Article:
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My brother in law got chickenpox, yet somehow he didn't infect my two nephews, even though they are living together. According to wikipedia, varicella has an infection rate of 90%:

Varicella is highly communicable, with an infection rate of 90% in close contacts.

https://en.wikipedia.org/wiki/Chickenpox

He got varicella over a week ago and the children are completely healthy, even though they have not had the disease yet nor are they vaccinated against it.

How is this possible? Is the infection rate actually lower, than 90%? Is an outcome like this usual or plausible?

edit: they did end up getting sick after all.

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    Adults with primary VZV infection (chickenpox syndrome) are usually VERY sick, often with interstitial pneumonia, and often require hospitalization. Are you certain he didn't have secondary VZV infection (shingles syndrome)? – De Novo Feb 18 at 23:40
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    How infectious you are also depends on your behavior. Your BIL will be much less infectious if he’s using proper hygiene like coughing/sneezing into his elbows, washing hands after using a tissue or scratching itches, keeping distance while talking etc. Statistics can’t account for individual cases. – Michael Feb 19 at 7:55
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    If this were in the Puzzles SE, I'd say the answer is in this sentence... 'My brother in law got chickenpox, yet somehow he didn't infect my two nephews,'. It could be your other brother, so he's not a close contact of HIS nephews... I got the wrong end of the stick here. – AJFaraday Feb 19 at 9:03
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    How sure are you the nephews haven't caught it? Chickenpox is less severe in the young, and natural variability sometimes means it's almost asymptomatic. My aunt's case of chickenpox when she was quite young manifested as a single bump on her arm, with no other symptoms; the bump probably would have gone unnoticed if other members of the family hadn't come down with chickenpox at the same time. It's entirely possible the nephews caught it first, had asymptomatic cases, and infected the father. – ShadowRanger Feb 19 at 15:25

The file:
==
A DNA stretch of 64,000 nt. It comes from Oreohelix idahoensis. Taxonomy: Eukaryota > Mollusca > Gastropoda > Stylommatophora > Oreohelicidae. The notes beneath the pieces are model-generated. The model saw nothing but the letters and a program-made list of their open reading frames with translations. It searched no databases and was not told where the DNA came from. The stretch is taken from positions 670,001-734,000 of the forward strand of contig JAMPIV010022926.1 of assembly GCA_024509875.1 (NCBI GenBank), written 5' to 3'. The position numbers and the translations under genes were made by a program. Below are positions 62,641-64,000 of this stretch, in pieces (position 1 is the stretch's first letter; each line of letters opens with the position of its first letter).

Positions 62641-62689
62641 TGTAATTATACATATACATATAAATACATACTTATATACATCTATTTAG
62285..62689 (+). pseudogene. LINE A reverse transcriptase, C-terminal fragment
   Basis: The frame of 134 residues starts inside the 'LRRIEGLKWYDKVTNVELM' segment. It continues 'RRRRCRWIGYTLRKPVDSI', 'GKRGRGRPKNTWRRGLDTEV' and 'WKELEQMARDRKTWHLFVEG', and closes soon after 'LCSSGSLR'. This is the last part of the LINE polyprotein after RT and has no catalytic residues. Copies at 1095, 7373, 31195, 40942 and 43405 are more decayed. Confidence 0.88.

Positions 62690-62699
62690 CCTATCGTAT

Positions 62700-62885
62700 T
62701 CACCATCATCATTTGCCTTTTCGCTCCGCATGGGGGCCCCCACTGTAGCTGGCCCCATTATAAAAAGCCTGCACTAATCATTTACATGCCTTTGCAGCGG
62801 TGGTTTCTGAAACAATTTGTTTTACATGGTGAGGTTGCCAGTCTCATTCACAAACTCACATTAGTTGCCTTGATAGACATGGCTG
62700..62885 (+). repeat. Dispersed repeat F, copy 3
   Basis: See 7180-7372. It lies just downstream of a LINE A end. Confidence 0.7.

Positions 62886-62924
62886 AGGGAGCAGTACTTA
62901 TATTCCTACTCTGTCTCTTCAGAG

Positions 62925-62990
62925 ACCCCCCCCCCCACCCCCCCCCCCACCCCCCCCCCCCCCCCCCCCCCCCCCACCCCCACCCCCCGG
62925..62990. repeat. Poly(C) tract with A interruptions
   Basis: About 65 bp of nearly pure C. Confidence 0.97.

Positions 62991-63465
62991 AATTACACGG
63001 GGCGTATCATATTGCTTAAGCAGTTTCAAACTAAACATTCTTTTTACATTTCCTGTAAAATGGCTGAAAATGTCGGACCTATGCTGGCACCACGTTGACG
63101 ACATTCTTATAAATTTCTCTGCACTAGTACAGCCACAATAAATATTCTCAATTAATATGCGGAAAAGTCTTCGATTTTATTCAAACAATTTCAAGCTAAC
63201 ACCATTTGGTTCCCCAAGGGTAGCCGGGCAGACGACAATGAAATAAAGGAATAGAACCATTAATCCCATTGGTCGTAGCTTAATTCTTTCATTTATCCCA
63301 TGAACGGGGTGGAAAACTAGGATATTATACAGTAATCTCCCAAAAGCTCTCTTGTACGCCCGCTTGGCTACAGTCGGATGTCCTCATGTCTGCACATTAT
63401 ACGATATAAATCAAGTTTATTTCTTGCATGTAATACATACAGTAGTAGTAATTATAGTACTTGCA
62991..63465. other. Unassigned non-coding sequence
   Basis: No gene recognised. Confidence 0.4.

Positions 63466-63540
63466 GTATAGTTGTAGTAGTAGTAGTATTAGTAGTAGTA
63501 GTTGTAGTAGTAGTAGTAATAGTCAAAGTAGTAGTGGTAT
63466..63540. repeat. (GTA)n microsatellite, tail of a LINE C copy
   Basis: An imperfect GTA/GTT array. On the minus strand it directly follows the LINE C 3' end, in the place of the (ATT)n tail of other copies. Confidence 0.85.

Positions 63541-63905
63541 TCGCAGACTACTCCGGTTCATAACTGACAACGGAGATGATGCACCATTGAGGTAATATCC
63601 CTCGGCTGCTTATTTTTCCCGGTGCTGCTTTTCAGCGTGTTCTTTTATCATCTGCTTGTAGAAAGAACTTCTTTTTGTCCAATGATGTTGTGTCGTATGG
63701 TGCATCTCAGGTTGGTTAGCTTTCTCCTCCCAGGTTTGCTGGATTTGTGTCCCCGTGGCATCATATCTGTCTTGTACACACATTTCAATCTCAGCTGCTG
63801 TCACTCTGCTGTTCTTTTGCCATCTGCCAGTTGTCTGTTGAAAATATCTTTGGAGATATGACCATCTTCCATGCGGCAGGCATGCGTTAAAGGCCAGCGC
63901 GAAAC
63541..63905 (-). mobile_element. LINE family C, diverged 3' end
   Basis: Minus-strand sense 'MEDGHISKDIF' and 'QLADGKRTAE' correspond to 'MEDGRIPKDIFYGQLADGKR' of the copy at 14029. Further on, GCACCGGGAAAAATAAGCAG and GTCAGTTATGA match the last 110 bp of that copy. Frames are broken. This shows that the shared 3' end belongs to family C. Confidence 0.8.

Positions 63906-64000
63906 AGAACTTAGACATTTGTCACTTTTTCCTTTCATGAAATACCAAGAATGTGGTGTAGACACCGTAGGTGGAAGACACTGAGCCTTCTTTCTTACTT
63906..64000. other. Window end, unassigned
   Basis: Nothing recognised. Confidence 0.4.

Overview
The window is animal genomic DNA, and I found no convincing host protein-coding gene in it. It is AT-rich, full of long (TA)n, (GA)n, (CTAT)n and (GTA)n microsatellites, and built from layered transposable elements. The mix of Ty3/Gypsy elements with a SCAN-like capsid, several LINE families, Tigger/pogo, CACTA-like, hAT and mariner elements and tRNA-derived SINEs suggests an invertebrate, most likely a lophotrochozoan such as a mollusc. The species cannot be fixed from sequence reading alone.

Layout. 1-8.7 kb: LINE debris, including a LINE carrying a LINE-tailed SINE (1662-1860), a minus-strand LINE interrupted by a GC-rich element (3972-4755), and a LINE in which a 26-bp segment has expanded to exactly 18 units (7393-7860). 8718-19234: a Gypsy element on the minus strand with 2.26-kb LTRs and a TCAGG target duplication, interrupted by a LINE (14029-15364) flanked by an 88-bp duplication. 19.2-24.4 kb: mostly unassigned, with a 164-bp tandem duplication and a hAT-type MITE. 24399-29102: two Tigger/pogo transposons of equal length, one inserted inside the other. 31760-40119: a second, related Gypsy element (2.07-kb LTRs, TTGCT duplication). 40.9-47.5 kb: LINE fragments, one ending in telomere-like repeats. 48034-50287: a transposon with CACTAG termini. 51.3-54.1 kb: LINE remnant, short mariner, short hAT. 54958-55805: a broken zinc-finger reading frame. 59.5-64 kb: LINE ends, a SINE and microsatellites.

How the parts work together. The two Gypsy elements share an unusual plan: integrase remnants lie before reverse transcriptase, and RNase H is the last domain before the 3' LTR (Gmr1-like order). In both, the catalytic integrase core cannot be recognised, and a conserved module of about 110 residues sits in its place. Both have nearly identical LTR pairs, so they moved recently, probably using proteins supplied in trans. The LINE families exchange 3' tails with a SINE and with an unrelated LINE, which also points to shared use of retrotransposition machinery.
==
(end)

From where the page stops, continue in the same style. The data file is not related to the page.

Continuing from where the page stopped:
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    @Tim Nevins: yes you missed this sentence in the description: “they have not had the disease yet nor are they vaccinated against it.” – Laurent R. Feb 19 at 17:52
16

To add to @BryanKrause's answer re: rare events happen all the time, the children are not out of the woods yet. The mean incubation time for a primary VZV infection (the clinical syndrome known as chicken pox) is 14 days, but often lasts up to 21 days (see Murray Medical Microbiology, Ch. 53). The father is infectious while shedding virus, usually via the lungs. This correlates with the period of time a patient is febrile. I wouldn't say the father didn't infect his children until he has been afebrile for 21 days.

32

If there was close contact, if the 90% rate is accurate, and if occurrence is independent in related individuals, then you would expect 0.10 * 0.10 = 1% of contacts with 2 potentially vulnerable people to result in neither person infected.

1% sounds rare, but rare events happen all the time, and 1% isn't even particularly rare. If you know 100 families, you'd expect this outcome to happen on average in 1 of them.

That's not very unusual and is clearly plausible just from the information you have at hand. As @DeNovo mentioned in a comment, it is also likely that the spread is not independent, because the children share several characteristics: they are related, so they share:

  • any genetic component to vulnerability
  • any characteristics of the father's illness such as the level of virus replicating in the father's lungs
  • perhaps the level of actual contact with the father and how well he may be effectively quarantined from the others

Those factors could make the joint probability across the two children closer towards the 10% rate for a single individual: once you know if the first child is infected or not infected, you can make a better guess about the second child based on all the possible shared characteristics of the children or the infected person.

7

Apart from not getting infected due to pure chance (as mentioned already) there is one highly probable explanation (explanation, not overall chance).

People get, but don't show it:

asymptomatic infection

Asymptomatic infection is unusual, but some cases are so mild, they go unrecognised. The primary viraemic phase is followed by a secondary viraemia to the skin and the mucosal surfaces.

Chickenpox (varicella zoster) - Clinical Review, GP-online, 2014

  • 2
    Yes, this is an important additional piece of information. The 90% figure is almost certainly based on serology, not the appearance of a rash. Thank you for adding this! – De Novo Feb 20 at 13:53

protected by Carey Gregory Feb 20 at 18:48

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